Your camper might be your best friend for summer trips and hiking plans to unique and picturesque locations. However, when your RV is parked in your garage, you need to do more than cover it up to prevent dust buildup from the outside.
An RV is a great way to travel around. However, if you keep it parked during the winter months, make sure you don’t leave anything in there that is hazardous, may attract pests and rodents, cause mold and mildew or might get damaged over time or because of the weather.
You should probably take some measures, so your RV lasts year after year and does not eat up much on maintenance. Camper Front’s guides are quite useful for everything you need to know as an RV owner, including making the most out of your RV.
Mold and mildew are common in RVs that are not used for a few months. The battery and plumbing may also begin deteriorating over time. While it is a hassle and sometimes not possible to empty out the RV completely, there are some things that you can safely leave in your RV over the winter months.
What can be left in an RV over the winter?
Now that you know what cannot be left in an RV over the winter, here is a list of things that can be safely left in the RV:
While propane should not be left connected to the appliances and stoves, a propane tank can be safely left in an RV since it has an indefinite shelf life and does not have any change to its chemical composition from temperature shifts.
Upholstery, curtains, and cushion covers can be left in the RV if they are waterproof. If they are not, they will emit a musty smell due to the absorption of moisture from the atmosphere.
Kitchen utensils that are washed and cleaned can be stored in an RV without any trouble. However, give them a quick rinse before you use them to get rid of any dust settled on the surface.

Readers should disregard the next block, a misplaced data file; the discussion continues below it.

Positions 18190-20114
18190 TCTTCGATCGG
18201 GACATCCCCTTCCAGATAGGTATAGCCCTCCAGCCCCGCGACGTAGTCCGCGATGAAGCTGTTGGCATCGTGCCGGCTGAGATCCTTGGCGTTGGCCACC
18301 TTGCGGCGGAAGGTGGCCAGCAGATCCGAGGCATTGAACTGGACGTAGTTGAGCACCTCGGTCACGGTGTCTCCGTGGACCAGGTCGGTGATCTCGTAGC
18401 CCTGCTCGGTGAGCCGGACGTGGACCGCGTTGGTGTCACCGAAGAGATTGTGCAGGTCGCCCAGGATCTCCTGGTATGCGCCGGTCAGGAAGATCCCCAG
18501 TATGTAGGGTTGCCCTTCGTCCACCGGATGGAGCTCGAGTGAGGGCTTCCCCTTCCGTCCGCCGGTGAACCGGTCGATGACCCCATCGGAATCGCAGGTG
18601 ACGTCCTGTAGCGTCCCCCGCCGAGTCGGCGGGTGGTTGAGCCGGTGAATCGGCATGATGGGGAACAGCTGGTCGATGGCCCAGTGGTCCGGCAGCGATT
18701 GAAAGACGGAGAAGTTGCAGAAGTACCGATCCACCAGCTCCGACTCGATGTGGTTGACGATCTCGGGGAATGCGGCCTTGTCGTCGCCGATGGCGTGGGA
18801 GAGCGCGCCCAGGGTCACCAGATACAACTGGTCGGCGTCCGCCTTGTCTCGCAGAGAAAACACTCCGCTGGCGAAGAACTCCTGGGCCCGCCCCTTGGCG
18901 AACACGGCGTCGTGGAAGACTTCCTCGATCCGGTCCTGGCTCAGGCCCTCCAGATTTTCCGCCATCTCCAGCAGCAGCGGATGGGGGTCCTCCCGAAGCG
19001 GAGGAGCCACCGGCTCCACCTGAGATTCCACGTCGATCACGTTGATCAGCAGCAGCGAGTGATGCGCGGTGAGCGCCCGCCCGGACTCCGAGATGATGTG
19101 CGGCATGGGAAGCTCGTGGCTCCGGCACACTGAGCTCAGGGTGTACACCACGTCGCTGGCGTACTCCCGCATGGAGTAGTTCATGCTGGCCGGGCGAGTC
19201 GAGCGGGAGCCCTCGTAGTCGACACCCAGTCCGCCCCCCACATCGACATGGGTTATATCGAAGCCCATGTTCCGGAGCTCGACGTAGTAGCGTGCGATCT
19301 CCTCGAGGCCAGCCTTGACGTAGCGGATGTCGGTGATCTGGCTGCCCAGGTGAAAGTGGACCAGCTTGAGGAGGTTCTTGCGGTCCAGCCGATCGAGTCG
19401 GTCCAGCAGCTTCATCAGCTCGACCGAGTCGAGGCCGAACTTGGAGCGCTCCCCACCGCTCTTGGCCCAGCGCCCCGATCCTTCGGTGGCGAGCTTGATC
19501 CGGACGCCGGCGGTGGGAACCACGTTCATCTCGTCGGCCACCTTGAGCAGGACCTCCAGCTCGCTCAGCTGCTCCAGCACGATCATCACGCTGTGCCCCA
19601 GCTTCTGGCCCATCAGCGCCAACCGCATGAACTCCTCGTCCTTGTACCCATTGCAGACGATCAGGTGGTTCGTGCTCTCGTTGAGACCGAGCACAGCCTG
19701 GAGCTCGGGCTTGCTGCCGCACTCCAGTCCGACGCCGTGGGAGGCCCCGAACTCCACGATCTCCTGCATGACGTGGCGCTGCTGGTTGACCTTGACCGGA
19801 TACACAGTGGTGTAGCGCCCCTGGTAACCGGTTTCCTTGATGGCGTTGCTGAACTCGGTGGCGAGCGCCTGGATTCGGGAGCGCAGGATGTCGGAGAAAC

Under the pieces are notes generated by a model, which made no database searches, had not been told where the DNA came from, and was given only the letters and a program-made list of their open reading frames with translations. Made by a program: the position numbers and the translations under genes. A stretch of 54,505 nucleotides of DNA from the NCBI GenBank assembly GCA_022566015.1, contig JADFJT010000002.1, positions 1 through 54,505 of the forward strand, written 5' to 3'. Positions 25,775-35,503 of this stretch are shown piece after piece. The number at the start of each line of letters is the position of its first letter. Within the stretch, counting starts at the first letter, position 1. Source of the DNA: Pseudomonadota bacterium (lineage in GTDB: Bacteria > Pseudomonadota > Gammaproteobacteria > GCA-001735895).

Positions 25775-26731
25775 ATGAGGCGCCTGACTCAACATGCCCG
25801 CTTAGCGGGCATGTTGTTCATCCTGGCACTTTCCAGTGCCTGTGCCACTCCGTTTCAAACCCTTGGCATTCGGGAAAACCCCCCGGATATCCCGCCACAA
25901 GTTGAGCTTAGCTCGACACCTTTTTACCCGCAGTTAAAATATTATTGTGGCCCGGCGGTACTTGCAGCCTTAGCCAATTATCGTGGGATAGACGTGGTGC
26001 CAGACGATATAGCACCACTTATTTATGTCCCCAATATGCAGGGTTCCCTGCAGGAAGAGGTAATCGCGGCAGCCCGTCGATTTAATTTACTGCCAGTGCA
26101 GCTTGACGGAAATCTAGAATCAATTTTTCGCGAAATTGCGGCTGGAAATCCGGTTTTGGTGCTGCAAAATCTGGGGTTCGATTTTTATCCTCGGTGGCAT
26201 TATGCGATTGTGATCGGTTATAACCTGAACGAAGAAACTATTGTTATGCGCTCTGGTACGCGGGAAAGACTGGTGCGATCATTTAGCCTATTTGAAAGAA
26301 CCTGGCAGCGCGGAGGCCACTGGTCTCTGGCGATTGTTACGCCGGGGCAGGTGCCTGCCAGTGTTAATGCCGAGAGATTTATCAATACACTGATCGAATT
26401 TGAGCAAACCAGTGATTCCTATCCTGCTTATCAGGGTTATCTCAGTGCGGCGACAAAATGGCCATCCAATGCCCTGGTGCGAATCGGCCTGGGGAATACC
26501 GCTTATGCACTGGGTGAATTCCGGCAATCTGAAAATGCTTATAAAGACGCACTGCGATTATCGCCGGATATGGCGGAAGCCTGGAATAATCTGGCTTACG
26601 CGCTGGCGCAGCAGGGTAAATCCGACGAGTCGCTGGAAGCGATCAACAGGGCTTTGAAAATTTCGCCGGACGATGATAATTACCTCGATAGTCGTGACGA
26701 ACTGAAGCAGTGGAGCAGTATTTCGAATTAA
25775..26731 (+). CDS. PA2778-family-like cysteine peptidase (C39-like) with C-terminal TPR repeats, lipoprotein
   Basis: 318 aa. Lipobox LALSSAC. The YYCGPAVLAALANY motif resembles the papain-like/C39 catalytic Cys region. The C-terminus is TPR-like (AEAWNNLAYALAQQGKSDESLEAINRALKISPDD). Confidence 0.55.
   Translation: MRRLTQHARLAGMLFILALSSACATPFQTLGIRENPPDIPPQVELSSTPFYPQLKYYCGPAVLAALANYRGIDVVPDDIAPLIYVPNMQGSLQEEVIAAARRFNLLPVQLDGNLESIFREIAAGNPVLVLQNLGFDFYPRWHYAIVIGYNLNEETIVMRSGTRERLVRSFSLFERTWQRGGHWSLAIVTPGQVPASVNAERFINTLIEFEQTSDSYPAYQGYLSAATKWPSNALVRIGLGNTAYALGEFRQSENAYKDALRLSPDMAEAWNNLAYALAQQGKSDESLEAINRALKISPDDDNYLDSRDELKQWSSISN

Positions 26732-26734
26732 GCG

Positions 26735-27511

You obviously cannot remove the furniture that has been bolted into the RV. However, they can be safely left behind if they are made from water-resistant covers. If they are not, you might think about investing in a waterproof material that you can lay on top of the furniture to keep it dry over the winter months.
TV Screens and other electronic gadgets
If you live in a place where it freezes over, any gadgets that have screens might run into issues, especially if you plan on turning them on during the winter months. Most times, if your TV screen is operated after the winter is over, it runs fine.
List of Items not to be left in an RV
Winter is ruthless and even more so for stored away items. Mold and mildew also thrive in uninsulated windows and walls during the cold. So, your RV is at risk of growing mild over the months.
Here is a list of items that should not be left in the RV over the winter months:
Anything that can freeze in the cold should not be left in the RV. The beverages might freeze in the cold and, when melting, may cause a watery mess. These are exactly the conditions that mold needs to grow.
Toilet paper and paper towels
A mice infestation is certainly not something you want in your RV! Toilet paper and paper towels are something that mice and other rodents can feed up on, especially if they get wet because of the winter. Once in the RV, they can damage other things like seating and make a mess in the cabinets.
Talking about mice, any left food particles and even packaged food may attract mice which leads to a disaster and might make the RV unusable without significant modifications to damaged material.
Anything with water
Anything with water like sewage pipes, gray water tanks, or water regulators should be removed if you’re leaving the RV unattended the entire winter. This is because these pipes and tanks might burst to make a mess and, of course, provide perfect breeding grounds for mice and mold.
Propane and Batteries
Batteries might also burst if the place you live in has steep temperature drops. Propane lines should be disconnected because if the pipes burst, the leaked propane can cause a fire hazard.
If there is a risk of theft, it is advised that you don’t leave valuable items like jewelry or TV and gadgets inside the RV. These valuables might also be at risk of damage if the winter is too harsh, so it is best to move the valuables inside where they will be safe.